Ask Your Question

How Do I Create/Plot Array of Calculated Values

asked 2015-02-25 20:03:05 +0100

j0nr gravatar image

updated 2015-02-26 15:47:55 +0100

slelievre gravatar image

Hi All,

First time user of SageMath here. Just trying to find out how to do things.

I wish to calculate the components of a rotating force of an object rotating around a fixed axis. The basic formula is $$mrw^2\cos\theta,$$ where $m$, $r$, $w$ are known values and $\theta$ is a simple angle from 0 to 360 degree, i.e. 1 revolution.

In a spreadsheet I would just have a column with values of $\theta$ (e.g. 0,5,10,15,...,350,355,360) and then in the next column I would have $mrw^2\cos \theta$, copy it down and then I could plot XY ($\theta$ vs $mrw^2$).

In a programmatic way, I would do something like

- create an array,
- for x = 0 to 360 in increments of 5:
      array(x) = m*r*w^2*cos(x)

You see how I'm going. How do I accomplish this in Sagemath? It's just about learning the syntax methinks, as I know what I want to achieve, it's just how.

Love the look of Sagemath, would really like to use it a lot.

Thanks in advance.

edit retag flag offensive close merge delete

3 Answers

Sort by ยป oldest newest most voted

answered 2015-02-25 21:47:35 +0100

dazedANDconfused gravatar image

I've chosen some values to have something to work with. Go to a Sage Cell Server and copy/paste the following code in:

m = 5
r = 3
w = 6
x_coords = [t for t in range(0,360,5)]
y_coords = [m*r*w^2*cos(t*pi/180).n(digits=5) for t in range(0,360,5)]
list_plot([(x_coords[i],y_coords[i]) for i in range(0,len(x_coords))])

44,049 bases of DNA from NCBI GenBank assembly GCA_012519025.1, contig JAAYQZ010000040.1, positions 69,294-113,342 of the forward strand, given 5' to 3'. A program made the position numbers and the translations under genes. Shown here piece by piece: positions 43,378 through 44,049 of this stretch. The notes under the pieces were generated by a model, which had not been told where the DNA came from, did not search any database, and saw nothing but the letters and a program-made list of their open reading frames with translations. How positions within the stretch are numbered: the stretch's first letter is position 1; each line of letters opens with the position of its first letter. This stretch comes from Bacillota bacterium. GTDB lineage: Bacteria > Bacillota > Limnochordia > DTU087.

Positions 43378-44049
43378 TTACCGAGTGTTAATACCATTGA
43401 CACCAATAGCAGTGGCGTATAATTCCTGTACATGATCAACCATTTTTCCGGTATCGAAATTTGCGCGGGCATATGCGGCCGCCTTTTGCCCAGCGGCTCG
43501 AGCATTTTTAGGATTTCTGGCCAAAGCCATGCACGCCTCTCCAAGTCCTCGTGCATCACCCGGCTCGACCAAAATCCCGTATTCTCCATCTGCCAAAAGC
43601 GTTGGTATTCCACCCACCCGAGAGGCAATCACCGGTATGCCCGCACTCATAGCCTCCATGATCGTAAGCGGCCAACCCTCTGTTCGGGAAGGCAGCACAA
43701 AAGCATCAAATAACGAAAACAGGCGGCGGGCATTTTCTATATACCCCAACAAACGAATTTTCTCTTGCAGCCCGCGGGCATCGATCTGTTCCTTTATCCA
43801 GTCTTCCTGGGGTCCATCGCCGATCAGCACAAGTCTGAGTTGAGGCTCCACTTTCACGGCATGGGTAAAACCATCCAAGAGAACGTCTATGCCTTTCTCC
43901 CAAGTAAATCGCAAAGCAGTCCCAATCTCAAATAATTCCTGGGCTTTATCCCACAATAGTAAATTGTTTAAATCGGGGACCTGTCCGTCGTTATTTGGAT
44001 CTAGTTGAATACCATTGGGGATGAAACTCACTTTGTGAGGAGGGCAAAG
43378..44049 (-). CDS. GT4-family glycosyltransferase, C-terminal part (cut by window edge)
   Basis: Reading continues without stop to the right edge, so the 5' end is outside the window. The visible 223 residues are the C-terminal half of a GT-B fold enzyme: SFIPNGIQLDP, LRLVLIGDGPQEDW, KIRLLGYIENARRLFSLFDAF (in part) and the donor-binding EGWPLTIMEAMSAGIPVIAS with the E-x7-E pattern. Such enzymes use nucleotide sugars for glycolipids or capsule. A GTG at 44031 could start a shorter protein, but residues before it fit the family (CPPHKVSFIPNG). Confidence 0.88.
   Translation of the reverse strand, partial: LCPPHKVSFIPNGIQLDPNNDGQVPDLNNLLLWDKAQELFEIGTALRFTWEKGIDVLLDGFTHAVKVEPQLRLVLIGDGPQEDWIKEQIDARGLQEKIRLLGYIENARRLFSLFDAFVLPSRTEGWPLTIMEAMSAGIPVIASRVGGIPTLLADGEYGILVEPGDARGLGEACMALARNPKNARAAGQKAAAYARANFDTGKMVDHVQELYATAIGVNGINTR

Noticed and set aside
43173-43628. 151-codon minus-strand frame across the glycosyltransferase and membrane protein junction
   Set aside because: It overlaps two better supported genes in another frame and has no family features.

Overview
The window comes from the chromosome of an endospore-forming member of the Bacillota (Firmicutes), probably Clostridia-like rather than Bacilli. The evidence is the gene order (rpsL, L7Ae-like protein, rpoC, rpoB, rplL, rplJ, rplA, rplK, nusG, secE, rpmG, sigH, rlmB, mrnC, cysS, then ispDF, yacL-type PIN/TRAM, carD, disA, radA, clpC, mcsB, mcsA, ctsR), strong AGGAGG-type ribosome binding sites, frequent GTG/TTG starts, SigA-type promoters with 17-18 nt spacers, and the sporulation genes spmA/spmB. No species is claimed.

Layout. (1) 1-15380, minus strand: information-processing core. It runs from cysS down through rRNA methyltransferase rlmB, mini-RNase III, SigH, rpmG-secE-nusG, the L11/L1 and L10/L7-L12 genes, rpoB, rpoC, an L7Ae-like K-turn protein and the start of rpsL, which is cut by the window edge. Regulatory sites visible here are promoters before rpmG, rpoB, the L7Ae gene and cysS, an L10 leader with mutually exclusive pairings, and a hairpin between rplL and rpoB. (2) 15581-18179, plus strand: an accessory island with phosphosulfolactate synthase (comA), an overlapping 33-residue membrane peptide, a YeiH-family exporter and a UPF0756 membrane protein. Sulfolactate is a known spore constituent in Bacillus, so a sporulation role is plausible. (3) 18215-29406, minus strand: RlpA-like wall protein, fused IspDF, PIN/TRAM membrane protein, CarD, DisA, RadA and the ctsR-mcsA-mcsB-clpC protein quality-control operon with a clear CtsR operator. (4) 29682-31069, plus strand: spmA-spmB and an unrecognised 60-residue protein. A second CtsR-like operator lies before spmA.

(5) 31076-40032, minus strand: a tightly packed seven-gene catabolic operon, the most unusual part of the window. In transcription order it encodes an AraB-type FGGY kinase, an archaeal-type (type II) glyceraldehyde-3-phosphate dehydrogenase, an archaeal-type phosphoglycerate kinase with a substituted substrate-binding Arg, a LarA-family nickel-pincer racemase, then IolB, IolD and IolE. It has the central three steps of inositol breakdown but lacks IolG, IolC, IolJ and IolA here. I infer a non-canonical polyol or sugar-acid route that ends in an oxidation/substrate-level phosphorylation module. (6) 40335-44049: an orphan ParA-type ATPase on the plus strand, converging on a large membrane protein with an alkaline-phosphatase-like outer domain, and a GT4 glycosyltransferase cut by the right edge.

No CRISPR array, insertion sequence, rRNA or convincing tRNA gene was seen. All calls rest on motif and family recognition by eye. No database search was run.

Press "Evaluate" and you'll get the plot. Creating the arrays: The first array (actually a list in Python) has the x coordinates, the second list creates the y values. Note that range(0,360,5) will not include 360. Plotting the data: list_plot is used to graph the points. The len(x_coords) is the length of the list (number of x values).

edit flag offensive delete link more

answered 2015-02-25 23:30:40 +0100

tmonteil gravatar image

updated 2015-02-25 23:36:03 +0100

To complement @dazedANDconfused answer, which is correct, you can first notice that you do not need to write arrays (they are named lists in Python) if you only want to plot the function, you can simply do:

sage: m = 5
sage: r = 3
sage: w = 6
sage: f(t) = m*r*w^2*cos(t*pi/180)
sage: plot(f, t, 0, 360)

Second, if you want to deal with X and Y lists, you can use the Python zip function to avoid iterating among indexes 0...len(x_coords)-1 by hand:

sage: zip([1,2,3],[4,5,6])
[(1, 4), (2, 5), (3, 6)]

So in your case, you can write the less verbose:

sage: list_plot(zip(x_coords,y_coords))

The following also works:

sage: points(zip(x_coords,y_coords))
edit flag offensive delete link more


Ah, excellent, thank you very much. This is very helpful, both of you.

j0nr gravatar imagej0nr ( 2015-02-26 10:50:39 +0100 )edit

answered 2015-02-26 16:23:48 +0100

slelievre gravatar image

The answers by @dazedANDconfused and @tmonteil are correct.

To save time if you were doing computations on a larger scale, you could also

  • use a numerical value for pi instead of the symbolic version of pi,
  • calculate $mrw^2$ once and for all,
  • calculate the ratio pi/180 once and for all,
  • use a lambda function instead of a symbolic function.

Combining those, you could write:

sage: m, r, w = 5, 3, 6
sage: mrw2 = m * r * w^2
sage: deg_rad = RDF.pi() / 180    # degree to radian conversion factor
sage: ff = lambda t: mrw2 * cos(t * deg_rad)
sage: plot(ff, 0, 360)

Of course, this is a bit pointless here: who cares if it takes 4 ms or 40 ms for computing the plot, when displaying the plot takes much longer than that.

edit flag offensive delete link more


Always like tips for neater/minimal code, thanks.

j0nr gravatar imagej0nr ( 2015-02-27 12:39:47 +0100 )edit

Your Answer

Please start posting anonymously - your entry will be published after you log in or create a new account.

Add Answer

Question Tools

1 follower


Asked: 2015-02-25 20:03:05 +0100

Seen: 2,378 times

Last updated: Feb 26 '15